Wednesday, 12 December 2018

The attraction of a long curve

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Creating perfect conditions for the US investment-grade bond market

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The US investment-grade bond market is poised to experience some extraordinary changes in the year ahead, as the Federal Reserve’s withdrawal from its bond-buying programme comes into effect and as Europe starts to challenge the US as the place where corporates can get the cheapest cost of long-dated funds.

Throughout 2013, the euro market saw a steady stream of US corporates choosing to issue long-dated bonds and swapping them back into dollars at a cheaper all-in cost than had they simply issued US dollar bonds at home.

The trend has been growing in the past six or seven months, as the basis swap has collapsed at the intermediate and longer end of the curve. By the end of 2013, the five-year basis swap had dropped to –12bp from around –30bp at the beginning of the year, while the 10-year had gone from around –26bp  to –11bp.

“The cost benefits seem to manifest themselves, depending on the credit, in the seven and 10-year part of the curve and longer,” said a head of DCM at a major US bond house. “In those cases we would say the swap to dollar equivalent is better than what these kinds of sophisticated borrowers can achieve by issuing outright in dollars, and for some as much as 15bp–20bp better.”

“The European market is a little bit like where the US was 12–18 months ago, when rates weren’t going higher and credit is a  good place for investors to be,” said one syndicate manager in New York. “The geopolitical and policy outlook has stabilised, so the European buyer base has become much more reliable and their interest in highly rated US credits continues to be high.”

A better European market also means fewer European corporates coming to the Yankee market, as experienced in 2013.

Yankee financial issuance was up in 2013, at 155 deals for US$204.7bn compared with 2012’s 171 issues for US$193bn, according to Thomson Reuters data. But corporate Yankee deals were lower and dragged down the total. Yankee corporate supply dropped to 102 deals for US$146.5bn, versus 2012’s 143 issues for US$177.5bn.

Yet bankers in the US might still be able to argue that the US market is much deeper than euros at the long end of the curve, with corporate pension funds and insurance companies pouring increasing amounts of money into bonds.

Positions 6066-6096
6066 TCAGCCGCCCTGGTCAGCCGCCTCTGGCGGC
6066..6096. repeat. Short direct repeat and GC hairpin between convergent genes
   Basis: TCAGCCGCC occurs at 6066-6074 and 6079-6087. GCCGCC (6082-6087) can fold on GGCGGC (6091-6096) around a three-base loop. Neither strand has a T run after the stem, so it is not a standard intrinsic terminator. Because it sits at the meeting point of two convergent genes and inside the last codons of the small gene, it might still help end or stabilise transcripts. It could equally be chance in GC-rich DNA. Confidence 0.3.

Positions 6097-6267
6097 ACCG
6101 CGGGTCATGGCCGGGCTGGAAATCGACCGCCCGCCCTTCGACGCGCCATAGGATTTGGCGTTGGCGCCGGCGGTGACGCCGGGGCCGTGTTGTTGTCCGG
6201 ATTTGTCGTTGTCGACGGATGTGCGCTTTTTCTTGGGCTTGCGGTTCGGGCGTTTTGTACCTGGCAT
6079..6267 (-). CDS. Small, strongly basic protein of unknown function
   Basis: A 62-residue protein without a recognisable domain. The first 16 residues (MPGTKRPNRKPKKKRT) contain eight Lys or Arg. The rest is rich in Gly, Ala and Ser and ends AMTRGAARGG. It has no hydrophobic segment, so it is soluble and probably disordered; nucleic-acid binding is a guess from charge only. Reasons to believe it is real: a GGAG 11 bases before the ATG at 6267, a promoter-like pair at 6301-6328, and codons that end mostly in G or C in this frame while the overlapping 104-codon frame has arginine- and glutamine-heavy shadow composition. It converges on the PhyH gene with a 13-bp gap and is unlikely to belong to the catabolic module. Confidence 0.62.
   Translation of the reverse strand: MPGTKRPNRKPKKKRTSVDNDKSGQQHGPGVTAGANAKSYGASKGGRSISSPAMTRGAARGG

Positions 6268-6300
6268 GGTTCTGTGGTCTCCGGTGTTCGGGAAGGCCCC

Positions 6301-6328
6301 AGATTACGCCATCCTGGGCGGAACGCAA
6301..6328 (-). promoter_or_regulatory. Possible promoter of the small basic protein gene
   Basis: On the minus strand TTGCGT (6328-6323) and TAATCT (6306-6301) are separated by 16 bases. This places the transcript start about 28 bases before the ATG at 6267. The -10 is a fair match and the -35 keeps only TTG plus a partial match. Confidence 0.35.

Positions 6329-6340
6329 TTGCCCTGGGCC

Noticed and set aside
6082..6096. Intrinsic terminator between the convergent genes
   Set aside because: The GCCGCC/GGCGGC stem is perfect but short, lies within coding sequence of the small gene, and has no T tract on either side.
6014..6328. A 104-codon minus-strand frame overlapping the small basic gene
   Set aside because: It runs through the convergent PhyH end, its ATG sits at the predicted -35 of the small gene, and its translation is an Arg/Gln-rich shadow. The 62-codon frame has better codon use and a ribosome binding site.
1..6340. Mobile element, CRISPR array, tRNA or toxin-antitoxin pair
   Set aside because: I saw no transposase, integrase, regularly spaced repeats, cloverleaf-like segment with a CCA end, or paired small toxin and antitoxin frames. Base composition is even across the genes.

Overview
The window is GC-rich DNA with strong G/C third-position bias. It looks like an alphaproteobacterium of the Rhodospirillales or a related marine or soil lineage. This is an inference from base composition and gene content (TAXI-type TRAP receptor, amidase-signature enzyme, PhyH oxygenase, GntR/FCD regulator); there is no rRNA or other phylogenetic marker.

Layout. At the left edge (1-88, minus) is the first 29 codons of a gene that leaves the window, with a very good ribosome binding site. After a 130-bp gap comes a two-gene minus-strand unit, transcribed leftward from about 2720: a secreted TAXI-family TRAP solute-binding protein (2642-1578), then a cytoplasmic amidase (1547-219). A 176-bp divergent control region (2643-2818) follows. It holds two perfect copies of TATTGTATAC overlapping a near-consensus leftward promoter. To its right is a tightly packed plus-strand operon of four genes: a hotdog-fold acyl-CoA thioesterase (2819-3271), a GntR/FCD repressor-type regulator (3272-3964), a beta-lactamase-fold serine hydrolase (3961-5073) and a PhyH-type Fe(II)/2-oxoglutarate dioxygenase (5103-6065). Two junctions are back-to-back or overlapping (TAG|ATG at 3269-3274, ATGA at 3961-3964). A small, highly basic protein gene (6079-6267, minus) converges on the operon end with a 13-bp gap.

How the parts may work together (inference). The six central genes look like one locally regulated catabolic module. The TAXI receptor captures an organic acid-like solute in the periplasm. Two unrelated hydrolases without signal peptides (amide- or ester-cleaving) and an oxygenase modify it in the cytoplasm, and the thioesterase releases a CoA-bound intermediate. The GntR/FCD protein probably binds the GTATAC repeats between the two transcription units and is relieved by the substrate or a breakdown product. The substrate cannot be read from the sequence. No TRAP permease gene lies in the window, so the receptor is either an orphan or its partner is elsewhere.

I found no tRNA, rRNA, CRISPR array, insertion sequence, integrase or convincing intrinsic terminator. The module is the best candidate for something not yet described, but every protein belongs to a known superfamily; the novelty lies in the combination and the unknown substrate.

France’s EDF attracted over US$11bn of demand for a US$4.7bn issue of senior unsecured notes from three to 100 years in maturity in the second week of January, and another US$6bn piled in the next day for its US$1.5bn offering of  perpetual non-call 10-year hybrids.

The demand for EDF’s bonds speaks to a new phenomenon influencing fund flow dynamics in the US market, where the US’s 100 largest corporate pension funds are reducing their equity exposure and increasing their fixed income purchases at the long end of the curve. This so-called ”reverse rotation” is being driven by funds seeking  to de-risk portfolios that have for the first time in years been boosted to almost 100% fully funded status, thanks in part to a strong equity market.

This demand, along with increased appetite for long-dated bonds from insurance companies attracted by higher all-in yields, has already provided a countervailing force against the negative effects of last year’s retail outflows from long-duration bond funds and ETFs. The result has been a US market that can boast of deal sizes not normally achievable at the long end of the curve in euros or sterling.

EDF chose to offer relatively generous pricing for the 30 and 100-year tranches of its trade because of plans to tap the euro and sterling markets immediately after its trek to the US.

But, in general, the demand for 30-year paper, while interest in the intermediate part of the curve dwindles, is helping to drive the 10s/30s credit spread differential tighter.

By the end of last year, the spread between 10 and 30-year corporate bonds had dropped from 30bp to 12bp, according to Eric Beinstein, head of investment-grade credit strategy at JP Morgan, as pension funds anxiously increased their bond investments to lock in a sudden surge in their funded status. “The rotation is not so much a move from fixed income into equity en masse, it is from less retail to more institutional investors in the investment-grade market, and that’s led to tightening spreads between 10s and 30s,” Beinstein said.

Pension funds have not historically reacted to a fully funded status by selling equities and buying bonds to lock in their positions, but given the huge losses they suffered during the crisis, more have embraced liability-driven investment strategies.

“Given the experience of an unprecedented degree of underfunding and new pension regulations that require companies to make up gaps in funding, we expect that many companies will in fact do the reverse rotation this time,” said Hans Mikkelsen, senior credit strategist at Bank of America Merrill Lynch.

The bond market started to feel the effects of the reverse rotation in the latter half of 2013.

“A lot of the strength in the investment-grade market in the second half of 2013 was related to pension fund de-risking flows, so this move has already begun, and we expect it to continue to grow,” said Sivan Mahadevan, head of credit strategy at Morgan Stanley.

About US$174bn of 30-year investment-grade bonds were issued in 2013, according to Barclays, versus US$156bn in 2012.

Danielle Robinson




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